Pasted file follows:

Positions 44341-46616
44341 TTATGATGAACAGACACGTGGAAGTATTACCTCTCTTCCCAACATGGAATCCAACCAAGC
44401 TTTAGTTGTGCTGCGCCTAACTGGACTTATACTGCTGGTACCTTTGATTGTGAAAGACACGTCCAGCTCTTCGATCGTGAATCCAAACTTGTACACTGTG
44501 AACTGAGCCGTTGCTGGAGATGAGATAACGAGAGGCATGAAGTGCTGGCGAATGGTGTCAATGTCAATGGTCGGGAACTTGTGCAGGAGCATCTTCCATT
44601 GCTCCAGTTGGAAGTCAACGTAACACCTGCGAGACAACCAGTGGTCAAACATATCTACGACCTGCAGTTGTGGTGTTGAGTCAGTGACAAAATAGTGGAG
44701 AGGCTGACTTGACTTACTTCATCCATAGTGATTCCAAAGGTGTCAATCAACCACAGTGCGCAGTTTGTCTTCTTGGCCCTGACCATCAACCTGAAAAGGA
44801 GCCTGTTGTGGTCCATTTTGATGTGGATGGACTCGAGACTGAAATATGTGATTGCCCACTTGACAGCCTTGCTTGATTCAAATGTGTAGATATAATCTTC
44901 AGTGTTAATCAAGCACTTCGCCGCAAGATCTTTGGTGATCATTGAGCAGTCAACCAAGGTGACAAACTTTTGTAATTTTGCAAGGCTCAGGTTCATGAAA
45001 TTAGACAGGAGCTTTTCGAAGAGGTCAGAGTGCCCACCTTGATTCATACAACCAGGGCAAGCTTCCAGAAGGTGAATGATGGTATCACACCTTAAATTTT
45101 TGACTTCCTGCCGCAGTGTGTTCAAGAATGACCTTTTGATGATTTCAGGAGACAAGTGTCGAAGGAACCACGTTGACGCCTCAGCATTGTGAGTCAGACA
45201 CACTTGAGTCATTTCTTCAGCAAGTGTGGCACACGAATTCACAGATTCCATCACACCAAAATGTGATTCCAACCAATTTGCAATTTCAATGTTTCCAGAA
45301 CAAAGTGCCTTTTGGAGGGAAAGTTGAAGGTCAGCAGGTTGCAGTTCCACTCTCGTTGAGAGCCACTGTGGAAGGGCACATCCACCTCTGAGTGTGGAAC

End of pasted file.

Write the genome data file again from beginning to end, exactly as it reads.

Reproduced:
Positions 44341-46616
44341 TTATGATGAACAGACACGTGGAAGTATTACCTCTCTTCCCAACATGGAATCCAACCAAGC
44401 TTTAGTTGTGCTGCGCCTAACTGGACTTATACTGCTGGTACCTTTGATTGTGAAAGACACGTCCAGCTCTTCGATCGTGAATCCAAACTTGTACACTGTG
44501 AACTGAGCCGTTGCTGGAGATGAGATAACGAGAGGCATGAAGTGCTGGCGAATGGTGTCAATGTCAATGGTCGGGAACTTGTGCAGGAGCATCTTCCATT
44601 GCTCCAGTTGGAAGTCAACGTAACACCTGCGAGACAACCAGTGGTCAAACATATCTACGACCTGCAGTTGTGGTGTTGAGTCAGTGACAAAATAGTGGAG
44701 AGGCTGACTTGACTTACTTCATCCATAGTGATTCCAAAGGTGTCAATCAACCACAGTGCGCAGTTTGTCTTCTTGGCCCTGACCATCAACCTGAAAAGGA
44801 GCCTGTTGTGGTCCATTTTGATGTGGATGGACTCGAGACTGAAATATGTGATTGCCCACTTGACAGCCTTGCTTGATTCAAATGTGTAGATATAATCTTC
44901 AGTGTTAATCAAGCACTTCGCCGCAAGATCTTTGGTGATCATTGAGCAGTCAACCAAGGTGACAAACTTTTGTAATTTTGCAAGGCTCAGGTTCATGAAA
45001 TTAGACAGGAGCTTTTCGAAGAGGTCAGAGTGCCCACCTTGATTCATACAACCAGGGCAAGCTTCCAGAAGGTGAATGATGGTATCACACCTTAAATTTT
45101 TGACTTCCTGCCGCAGTGTGTTCAAGAATGACCTTTTGATGATTTCAGGAGACAAGTGTCGAAGGAACCACGTTGACGCCTCAGCATTGTGAGTCAGACA
45201 CACTTGAGTCATTTCTTCAGCAAGTGTGGCACACGAATTCACAGATTCCATCACACCAAAATGTGATTCCAACCAATTTGCAATTTCAATGTTTCCAGAA
45301 CAAAGTGCCTTTTGGAGGGAAAGTTGAAGGTCAGCAGGTTGCAGTTCCACTCTCGTTGAGAGCCACTGTGGAAGGGCACATCCACCTCTGAGTGTGGAAC